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Tuesday, 7 February 2017

Remembering Winnipeg Police Constable Charles Gillis


On February 7, 1936, Winnipeg Police Constable Charles Gillis, 48, died at Misericordia Hospital. It ended a two-week long vigil kept by thousands of Winnipeggers.

Gillis and his partner, George Blow, responded to a police radio message of a robbery-in-progress at a gas station at Donald Street and St. Mary Avenue on the evening of January 24, 1936. As they pulled up, the 22-year-old thief, Ian Bryson, was leaving the building.

The two constables gave chase and Bryson turned and fired a shot that hit Gillis in the stomach.

Blow was able to catch Bryson while Gillis stumbled into the arms of a passing pedestrian. He was rushed to Misericordia Hospital in a taxi.

Winnipeg Police Constable Charles Gillis
Gillis, Police Athletic Association top athlete

Aside from being a well-liked Winnipeg policeman who had joined the force in November 1912, Gillis was also a respected war veteran and award-winning athlete involved in a number of athletic leagues around town. Just days before the shooting he had been elected president of the Winnipeg chapter of the Cosmopolitan Club, a community service group.

Gillis and his wife, Annette, lived at 169 Morley Street with their two teenage children, George and Eleanor. His son told a reporter that his father was also an avid shutterbug and loved to take photos on their family vacations.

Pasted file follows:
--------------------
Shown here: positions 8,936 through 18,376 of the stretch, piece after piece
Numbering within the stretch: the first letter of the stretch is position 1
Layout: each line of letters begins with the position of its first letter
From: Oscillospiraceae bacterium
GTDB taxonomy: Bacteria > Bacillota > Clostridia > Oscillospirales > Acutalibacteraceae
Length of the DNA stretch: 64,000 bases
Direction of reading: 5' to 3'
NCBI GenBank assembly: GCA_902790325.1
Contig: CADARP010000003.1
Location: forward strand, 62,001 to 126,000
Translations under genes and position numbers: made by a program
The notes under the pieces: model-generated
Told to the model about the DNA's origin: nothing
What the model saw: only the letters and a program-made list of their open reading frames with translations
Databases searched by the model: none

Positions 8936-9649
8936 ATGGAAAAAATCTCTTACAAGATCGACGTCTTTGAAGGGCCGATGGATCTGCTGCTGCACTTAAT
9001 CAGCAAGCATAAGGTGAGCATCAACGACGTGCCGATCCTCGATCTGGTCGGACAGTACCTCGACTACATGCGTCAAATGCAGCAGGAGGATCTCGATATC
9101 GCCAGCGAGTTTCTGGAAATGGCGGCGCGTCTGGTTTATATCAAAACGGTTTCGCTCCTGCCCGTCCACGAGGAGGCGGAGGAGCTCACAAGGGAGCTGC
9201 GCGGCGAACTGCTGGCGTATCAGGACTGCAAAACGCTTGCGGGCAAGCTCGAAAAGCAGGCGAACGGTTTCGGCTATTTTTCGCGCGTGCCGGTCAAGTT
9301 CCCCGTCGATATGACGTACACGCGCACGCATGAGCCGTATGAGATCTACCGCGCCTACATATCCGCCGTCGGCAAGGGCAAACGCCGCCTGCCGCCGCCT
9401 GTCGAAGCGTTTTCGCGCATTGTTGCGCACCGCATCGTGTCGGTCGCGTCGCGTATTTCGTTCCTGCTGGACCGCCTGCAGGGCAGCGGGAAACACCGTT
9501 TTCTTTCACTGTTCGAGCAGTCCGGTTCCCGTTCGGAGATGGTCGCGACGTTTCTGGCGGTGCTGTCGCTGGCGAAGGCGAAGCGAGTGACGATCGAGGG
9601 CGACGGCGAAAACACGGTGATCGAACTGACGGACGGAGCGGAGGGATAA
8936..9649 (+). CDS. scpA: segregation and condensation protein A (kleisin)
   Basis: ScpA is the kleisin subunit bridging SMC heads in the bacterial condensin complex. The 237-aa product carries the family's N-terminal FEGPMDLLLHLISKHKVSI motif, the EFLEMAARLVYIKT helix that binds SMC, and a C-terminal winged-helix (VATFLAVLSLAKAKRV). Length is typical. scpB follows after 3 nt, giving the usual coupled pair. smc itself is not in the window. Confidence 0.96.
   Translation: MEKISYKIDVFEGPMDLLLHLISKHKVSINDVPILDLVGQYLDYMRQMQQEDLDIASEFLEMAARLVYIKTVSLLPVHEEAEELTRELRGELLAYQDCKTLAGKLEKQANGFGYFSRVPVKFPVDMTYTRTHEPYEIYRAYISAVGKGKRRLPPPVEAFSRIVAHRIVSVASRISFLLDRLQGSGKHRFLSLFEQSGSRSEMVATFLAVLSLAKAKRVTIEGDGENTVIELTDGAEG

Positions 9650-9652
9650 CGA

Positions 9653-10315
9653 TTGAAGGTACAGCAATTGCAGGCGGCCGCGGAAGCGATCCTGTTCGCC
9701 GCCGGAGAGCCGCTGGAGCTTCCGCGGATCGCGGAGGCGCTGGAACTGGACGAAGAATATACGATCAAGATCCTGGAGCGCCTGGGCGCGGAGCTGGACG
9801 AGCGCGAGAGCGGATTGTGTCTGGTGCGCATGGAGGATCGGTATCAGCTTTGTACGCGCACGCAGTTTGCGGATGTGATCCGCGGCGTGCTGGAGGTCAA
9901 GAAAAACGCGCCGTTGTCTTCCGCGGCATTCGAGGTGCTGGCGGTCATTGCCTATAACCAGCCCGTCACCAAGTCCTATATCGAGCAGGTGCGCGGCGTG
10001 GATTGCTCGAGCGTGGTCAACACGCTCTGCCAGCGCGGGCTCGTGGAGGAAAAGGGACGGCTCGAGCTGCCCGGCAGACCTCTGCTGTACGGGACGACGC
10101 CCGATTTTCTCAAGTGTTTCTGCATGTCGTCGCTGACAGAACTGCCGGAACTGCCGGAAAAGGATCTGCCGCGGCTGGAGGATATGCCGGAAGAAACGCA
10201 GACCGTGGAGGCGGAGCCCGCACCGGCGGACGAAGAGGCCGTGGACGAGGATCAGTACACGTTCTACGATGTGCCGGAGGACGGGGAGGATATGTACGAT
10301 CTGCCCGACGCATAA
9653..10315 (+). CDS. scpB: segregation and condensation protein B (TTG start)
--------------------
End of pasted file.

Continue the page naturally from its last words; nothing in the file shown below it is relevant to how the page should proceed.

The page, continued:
Notice posted by chief on Police Department bulletin board, Feb. 7, 1936

The daily newspapers ran daily updates on Gillis's condition and the city followed the ups and downs of his recovery.

Initially, Gillis remained in fair condition with some hope of recovery due to his excellent physical condition. The bullet, though, had torn his intestine in three places. As time went on, peritonitis, then pneumonia, set in.

Constable Gillies died at 6:00 am on the morning of February 7, 1936.

Flags on civic and many private buildings flew at half mast. Hundreds filed past Gillis' coffin as he lay in state at a funeral home. A thousand people attended his funeral at St. Ignatius church.

The Winnipeg Tribune raised over $2,000 for a special fund to assist the widow and children.


On June 8, 1936, Ian Murray Bryson went on trial for murder.

It was noted by the Crown that he had a criminal record, including an earlier stint in jail, for other thefts.

Bryson's defense argued that he had been drinking all day and could not remember the shooting. It was also suggested that because Gillis ultimately died of pneumonia, the lung ailment could have struck him down whether or not he had been shot.

The jury was having none of it. Bryson was found guilty of the murder and sentenced to hang.

November 20, 1936, Winnipeg Tribune

On the morning of November 20, 1936, Bryson was led to the gallows. He was reported to have looked calm and prayed quietly as the trap door was pulled at 7:27 a.m..

What makes this tragedy all the worse is that the cash drawer at the gas station had already been emptied for a deposit shortly before Bryson arrived. The total that could be handed over to him was thirty cents.

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